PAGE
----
Glossary:- Regional Nomenclature



The Eidgenossenschaft – the confederation of cities and country districts in Switzerland – had 8 members between 1353 and 1481, when two new members were admitted.   By 1513 it had 13 members and added no more thereafter until its abolition in 1798, but around its edges were districts that were allied to it (the Zugewandte Orte, literally the facing districts).

Three of the allies, called the associates of the Confederation, were allowed the special privilege of representation at the Diet, where they were allowed one vote instead of the two permitted to the members.   They were the Abbey ofSt Gallen (1451), the town of St Gallen (1454), and the town and district of Biel (1479).   The district of Appenzell had also been an associate between 1452 and 1513, before becoming a member.

The other allies were not as closely linked as the associates:  the Valais in the south (1416);  Neuchâtel in the west, which made everlasting alliances with Bern (1406), Fribourg (1495) and Lucerne (1501);  Mulhouse, in Alsace (1515);  Rottweil, in Swabia (1519, until it withdrew in1632);  Geneva (1526);  the Bishopric of Basle, mostly in the Jura (1579); and the largest of them all, the Grisons, in the east.   The Grisons was itself a confederation of three Leagues:  the  Gotteshausbund (formed in 1367 and allied to the Swiss Confederation in 1498);  the Grauer Bund, or Oberer Bund, (formed in 1395 and reformed in 1424, allying with the Swiss Confederation in 1497);  and the Zehngerichtesbund (formed in 1436).  The first two banded with one another in 1451;  the traditional date for the joining of all three is 1471, but there is no sure evidence until 1524.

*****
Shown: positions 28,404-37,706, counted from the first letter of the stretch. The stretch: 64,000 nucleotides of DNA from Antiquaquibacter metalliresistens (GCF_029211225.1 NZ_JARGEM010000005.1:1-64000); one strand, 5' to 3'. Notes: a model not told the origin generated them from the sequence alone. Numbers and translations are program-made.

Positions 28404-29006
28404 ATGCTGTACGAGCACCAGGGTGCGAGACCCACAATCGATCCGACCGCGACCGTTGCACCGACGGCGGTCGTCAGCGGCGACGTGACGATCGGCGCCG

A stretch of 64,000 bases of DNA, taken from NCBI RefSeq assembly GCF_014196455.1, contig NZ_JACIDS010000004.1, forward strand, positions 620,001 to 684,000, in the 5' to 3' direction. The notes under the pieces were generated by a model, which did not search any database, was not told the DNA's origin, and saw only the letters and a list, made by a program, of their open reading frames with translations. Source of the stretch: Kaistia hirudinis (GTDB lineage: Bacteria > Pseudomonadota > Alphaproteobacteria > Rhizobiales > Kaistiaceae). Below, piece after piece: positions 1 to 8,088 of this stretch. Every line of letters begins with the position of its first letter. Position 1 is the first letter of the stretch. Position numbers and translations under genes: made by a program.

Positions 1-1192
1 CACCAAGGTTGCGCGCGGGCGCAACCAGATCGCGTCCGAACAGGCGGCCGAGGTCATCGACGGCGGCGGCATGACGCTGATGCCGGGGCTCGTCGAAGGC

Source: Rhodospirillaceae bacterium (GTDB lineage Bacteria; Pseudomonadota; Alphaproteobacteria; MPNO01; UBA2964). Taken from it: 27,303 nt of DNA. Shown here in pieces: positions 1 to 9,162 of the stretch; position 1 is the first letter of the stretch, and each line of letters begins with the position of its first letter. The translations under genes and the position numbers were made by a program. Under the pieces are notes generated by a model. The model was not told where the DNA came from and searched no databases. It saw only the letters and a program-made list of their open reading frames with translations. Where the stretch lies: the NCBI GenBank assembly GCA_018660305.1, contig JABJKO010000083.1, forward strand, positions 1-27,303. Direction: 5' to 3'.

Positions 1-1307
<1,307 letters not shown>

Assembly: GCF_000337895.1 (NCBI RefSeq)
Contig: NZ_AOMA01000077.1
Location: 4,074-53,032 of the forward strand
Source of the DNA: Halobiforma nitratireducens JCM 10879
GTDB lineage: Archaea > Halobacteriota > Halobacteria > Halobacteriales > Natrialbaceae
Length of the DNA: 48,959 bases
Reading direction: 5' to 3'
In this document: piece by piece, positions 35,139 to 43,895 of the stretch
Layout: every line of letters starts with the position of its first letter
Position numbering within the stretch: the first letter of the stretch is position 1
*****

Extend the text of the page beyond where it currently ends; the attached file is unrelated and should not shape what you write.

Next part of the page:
Neither Rottweil nor Mulhouse bordered on any Swiss territory, while Neuchâtel was distinctly peculiar in that it was an hereditary principality allied with republican territories, and even more odd after 1707 in that its new Prince was the King of Prussia.

In addition to the Allied districts, there were two protected ones, the Abbey of Engleburg between Unterwalden and Uri, and Gersau, on Lake Lucerne.